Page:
Skip to Site Navigation | Skip to Content

'Rainy day' fund gets legislators' attention on last day

'Rainy day' fund gets legislators' attention on last day

Tulsa World
By RANDY KREHBIEL World Staff Writer
Published: 5/29/2010 2:20 AM
Last Modified: 5/29/2010 6:08 AM

— On the last day of a legislative session dominated by short revenues and tight budgets, the Oklahoma House of Representatives thought about the state's next fiscal crisis.

The House on Friday followed the Senate's lead from earlier in the week, passing a proposed constitutional amendment to increase the amount of money that can go into the state's constitutional reserve fund.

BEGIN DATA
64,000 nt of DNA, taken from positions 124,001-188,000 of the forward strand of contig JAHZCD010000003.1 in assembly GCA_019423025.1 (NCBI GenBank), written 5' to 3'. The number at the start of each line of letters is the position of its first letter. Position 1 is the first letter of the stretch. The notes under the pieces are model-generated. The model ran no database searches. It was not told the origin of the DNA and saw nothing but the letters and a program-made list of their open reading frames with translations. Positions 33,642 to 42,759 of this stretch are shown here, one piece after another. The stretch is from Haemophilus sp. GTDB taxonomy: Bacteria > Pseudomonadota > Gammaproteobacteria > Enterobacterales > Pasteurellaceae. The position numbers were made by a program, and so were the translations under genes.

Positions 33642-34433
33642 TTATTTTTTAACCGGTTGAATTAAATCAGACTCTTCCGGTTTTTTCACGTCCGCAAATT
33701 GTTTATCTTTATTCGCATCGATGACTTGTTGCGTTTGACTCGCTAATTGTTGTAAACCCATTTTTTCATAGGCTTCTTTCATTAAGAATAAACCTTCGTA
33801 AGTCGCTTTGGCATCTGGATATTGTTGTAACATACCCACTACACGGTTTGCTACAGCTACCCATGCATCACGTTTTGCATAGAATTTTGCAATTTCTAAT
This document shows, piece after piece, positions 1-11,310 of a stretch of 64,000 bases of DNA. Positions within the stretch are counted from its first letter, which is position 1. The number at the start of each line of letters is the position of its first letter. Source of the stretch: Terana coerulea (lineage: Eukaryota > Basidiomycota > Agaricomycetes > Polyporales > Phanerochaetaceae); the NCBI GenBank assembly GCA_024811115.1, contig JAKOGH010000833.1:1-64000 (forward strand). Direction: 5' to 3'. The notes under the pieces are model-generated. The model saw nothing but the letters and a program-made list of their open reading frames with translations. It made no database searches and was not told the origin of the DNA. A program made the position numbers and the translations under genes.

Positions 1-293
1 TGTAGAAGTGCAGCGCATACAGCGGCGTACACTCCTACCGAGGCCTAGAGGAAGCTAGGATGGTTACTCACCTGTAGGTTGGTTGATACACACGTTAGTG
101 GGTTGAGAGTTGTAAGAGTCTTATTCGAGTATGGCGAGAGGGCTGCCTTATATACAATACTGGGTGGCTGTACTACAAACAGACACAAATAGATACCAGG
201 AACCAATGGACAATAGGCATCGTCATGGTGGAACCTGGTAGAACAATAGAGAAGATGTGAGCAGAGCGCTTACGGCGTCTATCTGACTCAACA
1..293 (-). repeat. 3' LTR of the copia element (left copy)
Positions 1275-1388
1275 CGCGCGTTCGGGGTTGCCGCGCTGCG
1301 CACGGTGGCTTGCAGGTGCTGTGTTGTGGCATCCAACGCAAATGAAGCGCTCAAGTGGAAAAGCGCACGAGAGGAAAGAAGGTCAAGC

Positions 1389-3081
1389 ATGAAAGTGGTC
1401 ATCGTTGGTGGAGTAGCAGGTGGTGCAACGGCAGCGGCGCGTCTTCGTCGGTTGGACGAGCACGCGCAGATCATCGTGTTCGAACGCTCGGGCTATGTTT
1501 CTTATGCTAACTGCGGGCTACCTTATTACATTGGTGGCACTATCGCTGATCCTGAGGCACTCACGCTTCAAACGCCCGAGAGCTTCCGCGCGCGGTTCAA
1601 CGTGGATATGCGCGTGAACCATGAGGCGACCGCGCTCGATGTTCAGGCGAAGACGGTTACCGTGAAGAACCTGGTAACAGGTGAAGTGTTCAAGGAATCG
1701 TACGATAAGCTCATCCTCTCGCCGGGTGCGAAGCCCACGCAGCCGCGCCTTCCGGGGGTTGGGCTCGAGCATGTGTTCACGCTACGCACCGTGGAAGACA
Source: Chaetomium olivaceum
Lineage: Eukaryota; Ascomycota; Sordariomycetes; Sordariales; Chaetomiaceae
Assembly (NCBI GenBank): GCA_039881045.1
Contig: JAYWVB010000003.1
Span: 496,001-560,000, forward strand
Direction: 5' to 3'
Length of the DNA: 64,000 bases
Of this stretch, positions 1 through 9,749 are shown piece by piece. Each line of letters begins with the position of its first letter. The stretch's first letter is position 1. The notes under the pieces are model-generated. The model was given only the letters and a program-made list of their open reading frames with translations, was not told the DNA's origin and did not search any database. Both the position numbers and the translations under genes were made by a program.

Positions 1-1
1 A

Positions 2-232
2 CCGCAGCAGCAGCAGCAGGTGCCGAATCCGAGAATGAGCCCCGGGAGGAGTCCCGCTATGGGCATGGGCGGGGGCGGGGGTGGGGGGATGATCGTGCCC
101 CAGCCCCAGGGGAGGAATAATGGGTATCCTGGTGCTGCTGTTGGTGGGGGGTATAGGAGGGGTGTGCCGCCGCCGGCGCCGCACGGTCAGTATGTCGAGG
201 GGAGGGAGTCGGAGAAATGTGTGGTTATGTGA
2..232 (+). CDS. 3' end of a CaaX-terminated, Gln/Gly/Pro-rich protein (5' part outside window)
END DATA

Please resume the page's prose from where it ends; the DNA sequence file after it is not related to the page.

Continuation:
The House also passed one of Speaker Chris Benge's pet projects, an energy-stabilization measure intended to smooth out the peaks and valleys in oil and gas severance tax revenues.

A year ago, the constitutional reserve — commonly called the "rainy day" fund — held nearly $600 million. Now it is essentially empty, spent or obligated through the next two budget years after the steepest general fund revenue decline since the Great Depression... FULL ARTICLE


No comments (Add your own)

Add a New Comment


Comment Guidelines: No HTML is allowed. Off-topic or inappropriate comments will be edited or deleted. Thanks.